I also use a set of stainless steel food prep bowls with lids I got at Target for around $5.  It came with three small bowls with three plastic lids.  The bowls are small so they are great for dips, sauces, or small amounts of food.  They are very easy to clean and fit nicely in nooks and crannies of a lunch box when it's otherwise stuffed with the above containers.

That's pretty much all I use around here in the stainless steel variety but I'll check my drawer later to make sure I'm not missing anything.  And, I have a few more stainless steel recommendations and things on my wish list which I'll post about soon.  I will also post about the ceramic and glass we use around here too. 

Another discount on fabric snack bags

Just wanted to alert you to another Earth Day sale on fabric snack bags. The Mini Social is having a sale now on Beneterre bags. I have never used these (I've never even heard of them) and they seem a little pricey to me but I think the bagel fabric is super cute. And I just think it's interesting that there are so many reusable snack bag options out there right now. Happy shopping.

Friday, April 22, 2011

Kids Konserve at a discount

I am working on a post (which means I have a note to myself to start it) about the Kids Konserve containers I use in Juju's lunch.  But, I just noticed that they are doing a Kids Konserve sale on Gilt Groupe in the children's section.  They aren't selling my favorite things but there are a few stainless steel or disposable plastic alternatives included so it's worth a look.

Happy shopping (and saving!).

Thursday, April 21, 2011

Lunch on April 22 - Passover Provisions and a Pink Puppy

As I mentioned it's Spring Break so I only had to pack a lunch one day this week but in addition to Juju's lunch, I had to pack food for three adults as well.  And it's Passover so I had some extra limitations.  But, I think I made out pretty well.

I mentioned my friend Annie H. gave me a great baby frittata recipe perfect for kiddos.  I didn't follow her recipe exactly, I mostly used my own (this one features leeks, mushrooms, and spinach), but I did use her idea of baking in mini muffin tins.  I also baked some of the frittata in large muffin tins for the adults. 

I wanted to find a nice complement to the eggs, something that could easily take the place of bread.  I settled on a new Passover favorite: quinoa.  I realize some very observant people don't consider quinoa kosher for Passover but I am not one of those people; abstaining from bread and grains and a whole bunch of legumes and peanuts is plenty deprivation for me.

I haven't had time to shop for groceries for a few days since we've eaten out the last three nights so I made up a quinoa recipe with things I had around the house.  I'd give it a B, maybe a B+.  I was trying to replicate a sweeter quinoa salad that was served at my second seder but fell short.  This is good, just not exactly what I was going for.

Here's how I made it: I toasted 1 cup quinoa with 1 tablespoon of oil in a small pot on the stove. When the quinoa was toasted (but not burnt!) I added 2 cups of water, let it come to a boil, then simmered it  covered for about 15 minutes.  I usually cook quinoa with a clove of chopped garlic but since I was going for a sweeter taste, I left it out (but I did add some salt).  Once the quinoa was cooked and cooled, I threw it into a bowl and started mixing things into it.  I cut up some scallions and threw in a pack of dried raisins and cherries my friend Marla brought me from Seattle.  I also threw in some chopped walnuts since I wanted more of a crunch.  For the wet stuff I added some oil and vinegar.  With quinoa you can really add any oil: vegetable, sesame, olive, etc.  Then I squeezed the juice of a lemon Juju picked at a friend's house the other day and voila, quinoa salad!  I am hoping the flavors blend a bit more tonight so the salad is even more flavorful tomorrow.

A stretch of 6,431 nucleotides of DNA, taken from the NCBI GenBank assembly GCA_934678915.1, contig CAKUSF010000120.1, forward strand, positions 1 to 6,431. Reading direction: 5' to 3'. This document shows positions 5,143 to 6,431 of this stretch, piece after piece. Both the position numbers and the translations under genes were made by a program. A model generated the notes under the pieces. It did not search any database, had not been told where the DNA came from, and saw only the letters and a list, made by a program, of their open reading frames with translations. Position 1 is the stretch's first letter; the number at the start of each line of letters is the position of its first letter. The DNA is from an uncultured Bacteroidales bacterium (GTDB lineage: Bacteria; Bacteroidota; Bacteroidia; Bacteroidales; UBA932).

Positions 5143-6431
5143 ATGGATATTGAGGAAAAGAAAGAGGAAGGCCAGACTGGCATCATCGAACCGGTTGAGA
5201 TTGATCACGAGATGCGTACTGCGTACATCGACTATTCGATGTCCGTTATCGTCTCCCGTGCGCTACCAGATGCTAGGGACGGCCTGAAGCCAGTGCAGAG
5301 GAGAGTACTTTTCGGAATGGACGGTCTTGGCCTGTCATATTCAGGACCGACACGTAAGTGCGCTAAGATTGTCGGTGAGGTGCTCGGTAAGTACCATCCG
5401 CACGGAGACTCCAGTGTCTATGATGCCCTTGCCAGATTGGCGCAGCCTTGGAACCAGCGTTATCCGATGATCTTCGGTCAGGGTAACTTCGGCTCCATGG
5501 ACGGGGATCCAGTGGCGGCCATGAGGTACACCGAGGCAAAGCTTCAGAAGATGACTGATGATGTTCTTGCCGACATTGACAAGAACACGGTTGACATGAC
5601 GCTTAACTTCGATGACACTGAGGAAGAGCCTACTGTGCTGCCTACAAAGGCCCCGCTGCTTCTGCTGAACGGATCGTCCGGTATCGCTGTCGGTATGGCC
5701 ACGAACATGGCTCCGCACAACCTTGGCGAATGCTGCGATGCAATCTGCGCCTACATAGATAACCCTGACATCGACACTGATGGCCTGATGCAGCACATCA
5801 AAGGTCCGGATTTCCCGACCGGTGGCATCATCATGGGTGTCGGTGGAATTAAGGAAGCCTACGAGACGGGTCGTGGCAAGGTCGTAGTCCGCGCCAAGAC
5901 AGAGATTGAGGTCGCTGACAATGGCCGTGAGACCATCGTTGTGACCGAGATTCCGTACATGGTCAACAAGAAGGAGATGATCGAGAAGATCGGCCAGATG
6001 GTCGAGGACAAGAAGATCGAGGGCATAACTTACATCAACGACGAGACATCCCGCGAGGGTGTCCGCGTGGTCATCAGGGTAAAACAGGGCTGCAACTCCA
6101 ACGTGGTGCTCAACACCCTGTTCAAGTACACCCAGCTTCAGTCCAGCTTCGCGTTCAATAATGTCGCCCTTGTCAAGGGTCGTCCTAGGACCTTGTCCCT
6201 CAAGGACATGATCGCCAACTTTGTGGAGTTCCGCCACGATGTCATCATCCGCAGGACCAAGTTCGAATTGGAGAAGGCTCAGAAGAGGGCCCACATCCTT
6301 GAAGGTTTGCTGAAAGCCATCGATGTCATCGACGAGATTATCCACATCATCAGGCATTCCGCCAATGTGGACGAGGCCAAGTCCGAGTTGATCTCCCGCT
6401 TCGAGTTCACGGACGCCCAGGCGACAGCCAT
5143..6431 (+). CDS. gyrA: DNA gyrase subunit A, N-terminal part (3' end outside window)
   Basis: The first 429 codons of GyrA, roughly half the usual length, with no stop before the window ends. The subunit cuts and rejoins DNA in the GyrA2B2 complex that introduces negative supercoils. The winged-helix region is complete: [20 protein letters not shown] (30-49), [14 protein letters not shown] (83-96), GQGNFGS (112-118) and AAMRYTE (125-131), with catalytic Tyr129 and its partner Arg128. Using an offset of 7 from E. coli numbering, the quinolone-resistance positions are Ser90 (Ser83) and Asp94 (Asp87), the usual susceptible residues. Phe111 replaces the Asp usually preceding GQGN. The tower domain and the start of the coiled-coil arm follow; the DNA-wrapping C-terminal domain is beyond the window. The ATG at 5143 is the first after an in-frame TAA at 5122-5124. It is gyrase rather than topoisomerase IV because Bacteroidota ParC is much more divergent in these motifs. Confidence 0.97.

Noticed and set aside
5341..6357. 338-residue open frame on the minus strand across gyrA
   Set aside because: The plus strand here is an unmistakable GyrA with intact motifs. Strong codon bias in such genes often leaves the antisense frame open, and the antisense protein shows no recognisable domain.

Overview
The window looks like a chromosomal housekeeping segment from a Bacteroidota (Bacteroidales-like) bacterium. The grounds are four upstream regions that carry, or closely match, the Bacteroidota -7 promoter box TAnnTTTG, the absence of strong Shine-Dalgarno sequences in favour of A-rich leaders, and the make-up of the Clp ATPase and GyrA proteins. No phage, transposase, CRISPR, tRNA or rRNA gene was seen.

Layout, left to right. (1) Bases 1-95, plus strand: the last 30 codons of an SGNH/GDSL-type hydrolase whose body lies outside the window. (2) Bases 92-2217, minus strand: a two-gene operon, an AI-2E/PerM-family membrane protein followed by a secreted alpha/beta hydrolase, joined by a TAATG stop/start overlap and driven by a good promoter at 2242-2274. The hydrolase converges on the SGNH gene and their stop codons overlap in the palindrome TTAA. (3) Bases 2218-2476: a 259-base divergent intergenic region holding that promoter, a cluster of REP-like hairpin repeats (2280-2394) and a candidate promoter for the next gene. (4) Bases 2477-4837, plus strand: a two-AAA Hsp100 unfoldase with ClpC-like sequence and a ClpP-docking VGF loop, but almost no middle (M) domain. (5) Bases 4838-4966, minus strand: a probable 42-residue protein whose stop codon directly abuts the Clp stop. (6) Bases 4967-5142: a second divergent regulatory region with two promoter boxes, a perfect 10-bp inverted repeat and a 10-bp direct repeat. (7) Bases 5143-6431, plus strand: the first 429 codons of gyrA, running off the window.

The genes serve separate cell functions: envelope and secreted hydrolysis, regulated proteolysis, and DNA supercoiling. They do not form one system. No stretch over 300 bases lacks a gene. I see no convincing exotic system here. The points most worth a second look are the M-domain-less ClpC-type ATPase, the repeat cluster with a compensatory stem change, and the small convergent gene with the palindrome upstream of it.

Here is how the adults' lunches came out - everyone got two regular size muffin tin frittatas and the quinoa salad.  I like presenting things on lettuce for the color and it helps to keep the two dishes separate which I think makes them more appealing.  Since these lunches are for adults I packed them in glass, my favorite way to store food (but sadly not very kid friendly).  These are Snapware Glasslock containers that used to be really hard to find but are now everywhere like at Target and Bed Bath and Beyond.  I think the best prices for them are still at Costco which used to be the only place I could find them.

I gave Juju a small cup of the quinoa salad (not shown), four baby frittatas, mango, cantaloupe, and clementine segments, and three Passover macaroons.  The pink puppy is yet another Japanese style lunch "fascinator."

Only 4 more days of this holiday to go.  Then I'll focus on another eating challenge: we are considering going vegan for a week sometime in the near future.  Can you believe it?  I can not.  More on that later as I work up the courage to plan it out. . .

Snack Taxis

I can't sleep so I figured I'd do a follow-up post on the fabric snack bags I mentioned earlier.

Last week my new Snack Taxis arrived - no word on where my ReSnackIts from Zulily are.  According to my order history status they still have not shipped.  I hope I get them before the school year is over. . .

But back to the Snack Taxis (which arrived really quickly so are already ahead in my book) we have been breaking in since the weekend.